How La Palma chef Craig Harding makes his clean-out-the-fridge chicken curry

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Quarantine Cuisine: How La Palma chef Craig Harding makes his clean-out-the-fridge chicken curry

We’re asking Toronto chefs to show us what they cook up using basic pantry supplies while they self-isolate at home

Like many of us, chef Craig Harding is confined to his home. We asked the social-distancing chef to whip something up with ingredients he already had on hand. His recipe: a slightly tweaked version of his mother-in-law’s chicken curry.

Craig Harding—chef-owner of La Palma and Constantine—has been roughing it at his cottage since mid-March. Although he’s typically not a handy guy—“I can’t even hang a picture straight,” he says—he’s been spending his quarantine time learning how to landscape. “I’ve been watching a lot of YouTube videos, learning how to build stairs and retaining walls,” says Harding, who’s been working up a hearty appetite lugging large rocks and digging holes.

One of his go-to meals is this chicken curry, which Harding adapted from his mother-in-law’s recipe. “It’s a versatile, clean-out-the-fridge dish and you can easily make it vegetarian,” he says. Although Harding recommends tossing in bitter greens and playing with the spicing (he’ll sometimes add chilies or cumin) he doesn’t tend to go too off-book when making the curry. His wife, interior designer Alexandra Hutchison, is a purist, and prefers the curry made the way her mom cooked it for her when she was growing up.

Ingredients

2 tbsp butter
2 tbsp olive oil
3 cups chicken stock
2 chicken breasts
1 large onion, diced
1 carrot, diced
1 potato, diced
1 cup frozen peas
1 can of chopped tomatoes
2 cloves garlic
¼ cup all-purpose flour
2 tbsp curry powder
1 tbsp ground coriander
2 tsp cinnamon
2 tsp powdered ginger
1-2 tsp salt
1 flurry of fresh cracked pepper
1 lime, juiced

The recipe

Add the olive oil to a heavy-bottomed sauce pot and brown the diced chicken. Once it’s done, set it aside in a bowl.

Once the chicken has browned, set it aside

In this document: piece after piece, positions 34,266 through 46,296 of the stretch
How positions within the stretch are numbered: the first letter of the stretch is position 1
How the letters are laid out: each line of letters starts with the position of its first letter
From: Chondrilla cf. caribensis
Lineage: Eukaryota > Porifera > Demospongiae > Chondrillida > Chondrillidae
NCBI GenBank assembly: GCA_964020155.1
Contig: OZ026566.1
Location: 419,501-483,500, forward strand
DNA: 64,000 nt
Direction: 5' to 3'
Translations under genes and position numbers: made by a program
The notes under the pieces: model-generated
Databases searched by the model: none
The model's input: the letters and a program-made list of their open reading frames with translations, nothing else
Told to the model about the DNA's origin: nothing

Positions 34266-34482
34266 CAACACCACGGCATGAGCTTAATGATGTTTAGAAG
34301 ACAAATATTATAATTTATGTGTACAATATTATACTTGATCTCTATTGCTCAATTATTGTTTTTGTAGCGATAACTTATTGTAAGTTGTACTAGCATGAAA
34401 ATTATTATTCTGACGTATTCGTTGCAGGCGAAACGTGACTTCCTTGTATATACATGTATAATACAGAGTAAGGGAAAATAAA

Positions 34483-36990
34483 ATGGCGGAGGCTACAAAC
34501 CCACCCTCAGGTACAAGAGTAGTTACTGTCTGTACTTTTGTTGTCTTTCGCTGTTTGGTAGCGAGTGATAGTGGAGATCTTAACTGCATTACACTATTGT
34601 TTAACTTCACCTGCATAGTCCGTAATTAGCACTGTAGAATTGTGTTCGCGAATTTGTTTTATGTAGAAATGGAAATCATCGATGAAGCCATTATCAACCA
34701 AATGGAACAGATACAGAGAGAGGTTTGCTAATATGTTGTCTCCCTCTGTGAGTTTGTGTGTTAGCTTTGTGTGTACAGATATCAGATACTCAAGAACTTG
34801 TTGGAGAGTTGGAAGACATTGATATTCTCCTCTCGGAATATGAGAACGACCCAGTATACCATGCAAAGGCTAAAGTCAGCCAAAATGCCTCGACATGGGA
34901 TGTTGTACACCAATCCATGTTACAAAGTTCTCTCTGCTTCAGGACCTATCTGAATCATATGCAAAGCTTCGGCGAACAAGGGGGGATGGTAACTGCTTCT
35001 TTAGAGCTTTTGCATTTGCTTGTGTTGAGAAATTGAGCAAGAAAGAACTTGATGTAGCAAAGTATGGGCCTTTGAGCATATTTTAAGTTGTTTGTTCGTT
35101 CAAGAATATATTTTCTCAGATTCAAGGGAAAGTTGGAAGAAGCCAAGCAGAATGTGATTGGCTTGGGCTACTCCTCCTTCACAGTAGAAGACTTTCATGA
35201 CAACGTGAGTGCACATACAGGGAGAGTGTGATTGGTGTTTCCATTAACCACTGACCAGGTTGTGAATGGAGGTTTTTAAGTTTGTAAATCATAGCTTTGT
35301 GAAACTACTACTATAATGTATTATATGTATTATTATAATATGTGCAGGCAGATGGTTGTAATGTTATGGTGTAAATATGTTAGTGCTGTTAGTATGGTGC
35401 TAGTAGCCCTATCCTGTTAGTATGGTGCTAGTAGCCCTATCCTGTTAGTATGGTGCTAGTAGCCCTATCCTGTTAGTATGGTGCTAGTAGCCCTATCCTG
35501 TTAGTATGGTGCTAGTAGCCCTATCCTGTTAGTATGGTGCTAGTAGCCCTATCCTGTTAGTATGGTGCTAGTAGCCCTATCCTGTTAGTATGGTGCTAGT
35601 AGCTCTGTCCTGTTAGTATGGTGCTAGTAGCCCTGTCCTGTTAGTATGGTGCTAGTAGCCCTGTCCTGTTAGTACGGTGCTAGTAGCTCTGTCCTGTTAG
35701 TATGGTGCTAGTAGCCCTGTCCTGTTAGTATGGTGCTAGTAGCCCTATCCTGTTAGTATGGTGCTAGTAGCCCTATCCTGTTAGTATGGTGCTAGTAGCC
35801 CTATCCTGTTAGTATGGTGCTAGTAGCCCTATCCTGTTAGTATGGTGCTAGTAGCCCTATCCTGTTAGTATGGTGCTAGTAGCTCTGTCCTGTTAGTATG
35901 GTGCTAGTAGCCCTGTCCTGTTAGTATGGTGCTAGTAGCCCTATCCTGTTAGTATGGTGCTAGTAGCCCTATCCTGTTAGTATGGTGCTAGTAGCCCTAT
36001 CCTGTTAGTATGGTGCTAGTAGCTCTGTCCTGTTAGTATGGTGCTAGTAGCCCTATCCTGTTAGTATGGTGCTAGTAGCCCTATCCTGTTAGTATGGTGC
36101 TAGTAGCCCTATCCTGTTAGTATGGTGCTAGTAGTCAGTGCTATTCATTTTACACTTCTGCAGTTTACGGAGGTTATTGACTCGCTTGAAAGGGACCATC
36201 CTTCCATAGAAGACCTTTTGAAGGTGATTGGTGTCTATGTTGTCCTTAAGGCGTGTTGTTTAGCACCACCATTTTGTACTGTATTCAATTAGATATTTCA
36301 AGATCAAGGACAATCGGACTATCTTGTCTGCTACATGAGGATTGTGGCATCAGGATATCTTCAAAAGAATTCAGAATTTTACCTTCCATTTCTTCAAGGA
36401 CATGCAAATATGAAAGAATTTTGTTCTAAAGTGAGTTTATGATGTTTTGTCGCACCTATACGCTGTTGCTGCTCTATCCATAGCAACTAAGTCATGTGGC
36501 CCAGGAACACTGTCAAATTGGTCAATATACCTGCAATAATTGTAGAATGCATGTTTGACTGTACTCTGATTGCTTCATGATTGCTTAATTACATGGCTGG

To minimize dishes, reuse that big pot. Crank the burner up to medium heat and then throw in some butter with your onions and crushed garlic. Add in the spices (coriander, curry powder, cinnamon, ginger), then season with salt and pepper. Leave this delicious-smelling medley to cook for three to five minutes, stirring regularly to prevent sticking.

Spice it up

 

When the onions are translucent, it’s time to add the flour. To avoid clumps, stir constantly for 90 seconds (so the only thing that’ll be burning are your biceps). When that’s done, toss in the carrots, peas and potatoes. Give it another stir.

Add that flour and stir, stir and stir some more

 

Now it’s time to deglaze, which just means pouring in the liquids (chicken stock and tomatoes, in this case) and scraping all the brown bits off the bottom. Different people like different curry viscosities. If you think your curry’s too thick, add a little water. Cover and cook on a low simmer for 60 minutes, or until the potatoes are soft.

Add chicken and peas and cook for another 15 minutes. (This is a good time to make some basmati rice so that it’s ready just in time to serve the curry.)

Almost done

 

Finish with lime juice and a taste test, to see if it needs more salt.

A squirt of lime adds a nice hit of acid to the otherwise rich dish

 

Hutchison often makes naan to go with this dish. You can buy some Indian flatbreads, or try to make them yourself. As mentioned above, basmati rice is a good side, too.

Store-bought flatbread or rice are both very acceptable sides. No need to unleash your inner baker if you don’t feel like it

 

“It’s actually tastier the second night,” says Harding. He’ll often make this curry the day before he plans to serve it.

The finished dish

 

Harding also recommends garnishing your bowl with a bit of yogurt and some fresh coriander. “It’s not required, but it really adds something to the dish.”

Harding and Hutchison dig in